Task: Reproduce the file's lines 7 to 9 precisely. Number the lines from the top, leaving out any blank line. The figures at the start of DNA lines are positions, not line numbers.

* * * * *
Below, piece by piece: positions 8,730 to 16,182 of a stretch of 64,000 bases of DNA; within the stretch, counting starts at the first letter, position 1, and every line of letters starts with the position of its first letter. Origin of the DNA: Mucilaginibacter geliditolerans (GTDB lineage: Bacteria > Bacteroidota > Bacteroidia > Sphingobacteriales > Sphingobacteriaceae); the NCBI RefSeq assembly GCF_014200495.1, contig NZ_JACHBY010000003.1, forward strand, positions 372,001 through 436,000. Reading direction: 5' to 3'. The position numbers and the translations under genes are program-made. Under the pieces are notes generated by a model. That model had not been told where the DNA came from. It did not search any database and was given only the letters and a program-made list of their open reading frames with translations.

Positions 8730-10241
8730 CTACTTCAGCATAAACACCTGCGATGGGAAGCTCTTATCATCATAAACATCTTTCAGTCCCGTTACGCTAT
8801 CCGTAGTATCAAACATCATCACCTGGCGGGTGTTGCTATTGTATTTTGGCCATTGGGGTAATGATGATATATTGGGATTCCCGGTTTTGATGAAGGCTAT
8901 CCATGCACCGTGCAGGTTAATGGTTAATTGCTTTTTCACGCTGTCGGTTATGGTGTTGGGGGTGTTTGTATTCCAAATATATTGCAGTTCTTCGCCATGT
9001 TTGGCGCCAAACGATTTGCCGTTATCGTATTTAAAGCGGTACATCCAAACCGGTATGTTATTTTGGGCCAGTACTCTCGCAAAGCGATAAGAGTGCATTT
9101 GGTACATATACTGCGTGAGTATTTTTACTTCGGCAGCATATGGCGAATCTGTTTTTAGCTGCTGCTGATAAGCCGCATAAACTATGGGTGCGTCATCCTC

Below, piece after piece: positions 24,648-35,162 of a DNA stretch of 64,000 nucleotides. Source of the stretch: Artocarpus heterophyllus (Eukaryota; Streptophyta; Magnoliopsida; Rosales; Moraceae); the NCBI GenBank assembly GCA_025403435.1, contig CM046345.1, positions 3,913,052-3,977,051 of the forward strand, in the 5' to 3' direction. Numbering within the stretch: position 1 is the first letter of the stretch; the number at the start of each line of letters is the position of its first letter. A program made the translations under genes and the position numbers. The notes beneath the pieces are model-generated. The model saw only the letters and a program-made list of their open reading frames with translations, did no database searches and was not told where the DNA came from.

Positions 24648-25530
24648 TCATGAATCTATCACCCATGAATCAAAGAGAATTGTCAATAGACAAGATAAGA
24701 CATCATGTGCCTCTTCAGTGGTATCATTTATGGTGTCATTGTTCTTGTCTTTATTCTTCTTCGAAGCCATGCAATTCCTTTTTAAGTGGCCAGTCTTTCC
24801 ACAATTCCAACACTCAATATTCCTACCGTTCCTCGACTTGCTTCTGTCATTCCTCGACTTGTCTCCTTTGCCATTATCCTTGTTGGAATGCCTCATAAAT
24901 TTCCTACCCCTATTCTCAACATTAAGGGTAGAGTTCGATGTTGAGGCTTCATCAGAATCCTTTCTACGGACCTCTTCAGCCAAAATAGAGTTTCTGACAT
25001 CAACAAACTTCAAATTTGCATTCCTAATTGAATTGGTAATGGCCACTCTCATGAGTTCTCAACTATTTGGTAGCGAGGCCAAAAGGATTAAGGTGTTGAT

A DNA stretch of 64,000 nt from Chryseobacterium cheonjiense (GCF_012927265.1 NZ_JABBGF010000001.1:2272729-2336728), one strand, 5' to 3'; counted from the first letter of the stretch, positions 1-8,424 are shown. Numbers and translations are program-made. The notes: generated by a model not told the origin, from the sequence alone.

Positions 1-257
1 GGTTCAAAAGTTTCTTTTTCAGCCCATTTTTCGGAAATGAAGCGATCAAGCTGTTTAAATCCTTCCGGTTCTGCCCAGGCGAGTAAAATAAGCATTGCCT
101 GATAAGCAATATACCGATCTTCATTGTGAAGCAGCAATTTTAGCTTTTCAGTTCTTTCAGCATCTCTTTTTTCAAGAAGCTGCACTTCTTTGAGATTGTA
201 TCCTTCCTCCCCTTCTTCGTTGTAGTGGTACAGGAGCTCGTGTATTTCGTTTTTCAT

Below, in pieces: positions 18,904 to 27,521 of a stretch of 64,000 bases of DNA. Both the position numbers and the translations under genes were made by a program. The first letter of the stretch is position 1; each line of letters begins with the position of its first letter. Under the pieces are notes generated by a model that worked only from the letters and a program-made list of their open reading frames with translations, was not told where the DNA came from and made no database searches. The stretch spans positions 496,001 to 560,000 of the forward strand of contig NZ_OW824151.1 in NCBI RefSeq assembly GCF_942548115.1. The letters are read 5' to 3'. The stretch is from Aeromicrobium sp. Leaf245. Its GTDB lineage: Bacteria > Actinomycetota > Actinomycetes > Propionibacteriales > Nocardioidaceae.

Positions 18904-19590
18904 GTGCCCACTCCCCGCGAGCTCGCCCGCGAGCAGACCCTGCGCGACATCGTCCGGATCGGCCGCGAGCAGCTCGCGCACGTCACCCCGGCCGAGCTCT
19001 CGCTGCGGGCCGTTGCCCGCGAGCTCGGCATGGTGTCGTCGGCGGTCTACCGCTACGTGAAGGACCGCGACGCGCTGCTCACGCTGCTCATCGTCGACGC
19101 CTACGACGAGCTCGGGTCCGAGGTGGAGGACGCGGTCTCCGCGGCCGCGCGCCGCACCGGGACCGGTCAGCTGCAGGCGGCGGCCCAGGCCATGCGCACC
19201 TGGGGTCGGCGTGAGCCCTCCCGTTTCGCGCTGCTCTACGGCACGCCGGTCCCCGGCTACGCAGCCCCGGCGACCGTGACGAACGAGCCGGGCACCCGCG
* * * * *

9101 GGTACATATACTGCGTGAGTATTTTTACTTCGGCAGCATATGGCGAATCTGTTTTTAGCTGCTGCTGATAAGCCGCATAAACTATGGGTGCGTCATCCTC

Below, piece after piece: positions 24,648-35,162 of a DNA stretch of 64,000 nucleotides. Source of the stretch: Artocarpus heterophyllus (Eukaryota; Streptophyta; Magnoliopsida; Rosales; Moraceae); the NCBI GenBank assembly GCA_025403435.1, contig CM046345.1, positions 3,913,052-3,977,051 of the forward strand, in the 5' to 3' direction. Numbering within the stretch: position 1 is the first letter of the stretch; the number at the start of each line of letters is the position of its first letter. A program made the translations under genes and the position numbers. The notes beneath the pieces are model-generated. The model saw only the letters and a program-made list of their open reading frames with translations, did no database searches and was not told where the DNA came from.

Positions 24648-25530